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October 24, 2011
Dag Kittlaus, entrepreneur and co-founder of voice control software and ‘personal assistant’ Siri, has departed Apple just days after seeing his application launched as part of the latest iPhone package.
Kittlaus, who has a background with Telenor and Motorola, was CEO of Siri when it was snapped up by Apple for somewhere in the region of $200m in April, 2010. Siri was founded in 2007 by engineers and developers from Google, Yahoo, Apple, Motorola, Netscape, and eBay among others.
“You can ask Siri questions naturally, just as you would ask your assistant, “Will it rain today?” or, “Get me a table at a good Italian restaurant.” Through the streamlined interface, you won’t have to weed through web pages to get movie tickets or call a cab. Over time, Siri will get to know you and, with your explicit permission, personalize your results,” the company blurb says.
Apple has now packaged the technology as an integral part of the iPhone 4S, which acts as a personal assistant to allow users to control practically all of its functions with their voice.
Siri allows users to find out information, such as the weather, directions to a venue or movie show times. It also allows users to listen to text messages and respond to them with voice and to access and modify content in the address book and calendar.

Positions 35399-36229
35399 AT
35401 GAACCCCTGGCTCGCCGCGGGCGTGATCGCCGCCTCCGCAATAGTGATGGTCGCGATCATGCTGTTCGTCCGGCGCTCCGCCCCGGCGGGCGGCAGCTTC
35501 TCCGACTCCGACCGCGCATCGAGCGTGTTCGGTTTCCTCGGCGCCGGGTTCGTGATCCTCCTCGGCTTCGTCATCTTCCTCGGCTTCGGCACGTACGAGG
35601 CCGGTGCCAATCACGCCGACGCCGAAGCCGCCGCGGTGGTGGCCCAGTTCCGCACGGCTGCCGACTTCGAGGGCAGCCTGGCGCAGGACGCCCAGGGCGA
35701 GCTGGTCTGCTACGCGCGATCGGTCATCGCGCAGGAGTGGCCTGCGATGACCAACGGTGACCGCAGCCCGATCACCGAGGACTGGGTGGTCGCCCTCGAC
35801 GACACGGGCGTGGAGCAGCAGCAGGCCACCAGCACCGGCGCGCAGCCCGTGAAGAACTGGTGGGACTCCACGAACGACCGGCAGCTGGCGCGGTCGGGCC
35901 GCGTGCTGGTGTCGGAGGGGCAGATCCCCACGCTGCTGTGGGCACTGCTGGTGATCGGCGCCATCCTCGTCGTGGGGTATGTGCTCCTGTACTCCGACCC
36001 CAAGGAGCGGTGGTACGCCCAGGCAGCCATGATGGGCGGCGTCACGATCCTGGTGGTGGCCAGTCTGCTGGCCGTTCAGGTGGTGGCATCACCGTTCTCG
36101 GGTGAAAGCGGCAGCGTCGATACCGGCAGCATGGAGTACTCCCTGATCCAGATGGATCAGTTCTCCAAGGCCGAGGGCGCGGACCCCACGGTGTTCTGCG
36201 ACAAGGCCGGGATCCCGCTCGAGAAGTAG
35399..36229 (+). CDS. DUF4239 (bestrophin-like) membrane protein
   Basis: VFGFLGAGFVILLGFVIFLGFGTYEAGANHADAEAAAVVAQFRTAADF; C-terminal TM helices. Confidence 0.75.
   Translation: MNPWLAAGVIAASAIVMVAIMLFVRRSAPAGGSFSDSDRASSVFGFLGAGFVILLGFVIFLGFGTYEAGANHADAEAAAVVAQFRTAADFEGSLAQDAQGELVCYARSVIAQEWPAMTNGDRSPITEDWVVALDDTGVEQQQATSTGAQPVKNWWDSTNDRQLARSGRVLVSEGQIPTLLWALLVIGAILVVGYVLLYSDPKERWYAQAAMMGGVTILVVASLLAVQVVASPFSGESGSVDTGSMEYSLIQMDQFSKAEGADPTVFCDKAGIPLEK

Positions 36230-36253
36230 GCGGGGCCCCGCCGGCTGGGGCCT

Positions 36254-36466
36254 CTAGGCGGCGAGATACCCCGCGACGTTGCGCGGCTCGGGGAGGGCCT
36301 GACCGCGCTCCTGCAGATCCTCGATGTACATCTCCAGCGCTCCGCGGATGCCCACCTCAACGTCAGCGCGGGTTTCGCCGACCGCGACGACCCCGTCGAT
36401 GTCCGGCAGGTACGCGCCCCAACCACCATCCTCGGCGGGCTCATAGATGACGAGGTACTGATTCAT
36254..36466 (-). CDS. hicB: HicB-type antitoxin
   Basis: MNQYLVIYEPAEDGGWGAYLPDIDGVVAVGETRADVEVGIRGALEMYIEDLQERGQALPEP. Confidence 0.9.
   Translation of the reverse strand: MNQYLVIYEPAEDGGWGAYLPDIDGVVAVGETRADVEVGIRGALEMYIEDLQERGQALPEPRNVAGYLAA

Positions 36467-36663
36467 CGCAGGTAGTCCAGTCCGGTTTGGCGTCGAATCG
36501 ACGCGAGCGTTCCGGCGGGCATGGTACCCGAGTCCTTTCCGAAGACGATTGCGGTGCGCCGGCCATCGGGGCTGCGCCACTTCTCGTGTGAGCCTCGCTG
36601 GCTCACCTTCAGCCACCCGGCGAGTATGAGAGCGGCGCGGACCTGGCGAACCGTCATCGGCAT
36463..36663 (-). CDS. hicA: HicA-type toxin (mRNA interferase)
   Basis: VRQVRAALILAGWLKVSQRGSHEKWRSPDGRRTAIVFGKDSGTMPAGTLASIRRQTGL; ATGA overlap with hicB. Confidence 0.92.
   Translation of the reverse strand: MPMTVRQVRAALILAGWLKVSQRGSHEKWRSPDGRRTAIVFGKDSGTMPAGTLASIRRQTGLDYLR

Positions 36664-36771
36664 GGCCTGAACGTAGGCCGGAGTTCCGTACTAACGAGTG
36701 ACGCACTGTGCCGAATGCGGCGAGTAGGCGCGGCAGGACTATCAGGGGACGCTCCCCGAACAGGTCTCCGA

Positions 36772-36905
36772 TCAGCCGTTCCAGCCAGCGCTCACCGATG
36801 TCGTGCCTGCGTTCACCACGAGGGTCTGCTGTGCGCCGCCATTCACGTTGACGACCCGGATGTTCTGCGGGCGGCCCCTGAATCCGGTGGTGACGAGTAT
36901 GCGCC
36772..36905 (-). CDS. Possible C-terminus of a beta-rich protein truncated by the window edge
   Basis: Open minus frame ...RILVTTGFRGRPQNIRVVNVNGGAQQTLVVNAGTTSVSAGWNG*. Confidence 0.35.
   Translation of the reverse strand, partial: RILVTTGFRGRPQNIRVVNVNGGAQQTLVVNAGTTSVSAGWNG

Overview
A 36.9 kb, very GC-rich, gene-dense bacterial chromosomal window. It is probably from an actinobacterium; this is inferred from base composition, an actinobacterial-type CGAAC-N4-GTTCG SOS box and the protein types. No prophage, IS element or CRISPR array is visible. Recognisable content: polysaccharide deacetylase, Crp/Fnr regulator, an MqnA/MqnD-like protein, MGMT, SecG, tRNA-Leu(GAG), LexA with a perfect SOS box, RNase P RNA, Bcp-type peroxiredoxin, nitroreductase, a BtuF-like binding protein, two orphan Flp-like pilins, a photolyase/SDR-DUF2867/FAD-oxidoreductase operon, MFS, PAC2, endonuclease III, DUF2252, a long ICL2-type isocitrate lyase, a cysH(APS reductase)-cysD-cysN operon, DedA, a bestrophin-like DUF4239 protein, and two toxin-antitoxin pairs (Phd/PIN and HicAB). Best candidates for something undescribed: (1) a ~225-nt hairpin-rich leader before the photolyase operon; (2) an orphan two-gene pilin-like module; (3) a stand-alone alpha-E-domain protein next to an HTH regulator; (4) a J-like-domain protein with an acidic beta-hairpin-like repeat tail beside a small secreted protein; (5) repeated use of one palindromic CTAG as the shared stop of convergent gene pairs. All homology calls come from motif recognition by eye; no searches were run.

Apple claims that Siri even adapts to the user’s individual preferences over time and personalises results specific to the user. And according to Malik Saadi, principal analyst at Informa Telecoms & Media, Apple competitors will be forced to integrate similar functionality to Siri in their new handsets.
“Voice recognition technology is nothing new – Google has its Google Voice Search for Android and Windows Phone 7 uses Bing voice search. However, these technologies are software based and are not integrated with the hardware. They do not take into account the quality of the handset, such as the clarity of the microphone, and in practice, that’s what makes the iPhone 4S’s voice recognition much more reliable than anything else out there.”
“Siri will push the whole industry into taking the voice recognition engine and integrating it with the hardware, rather than having voice recognition as a software add-on.”
There has been nothing official from Kittlaus yet, but it is reported that he parted with Apple on amicable terms and wants to turn his attention to a new project.
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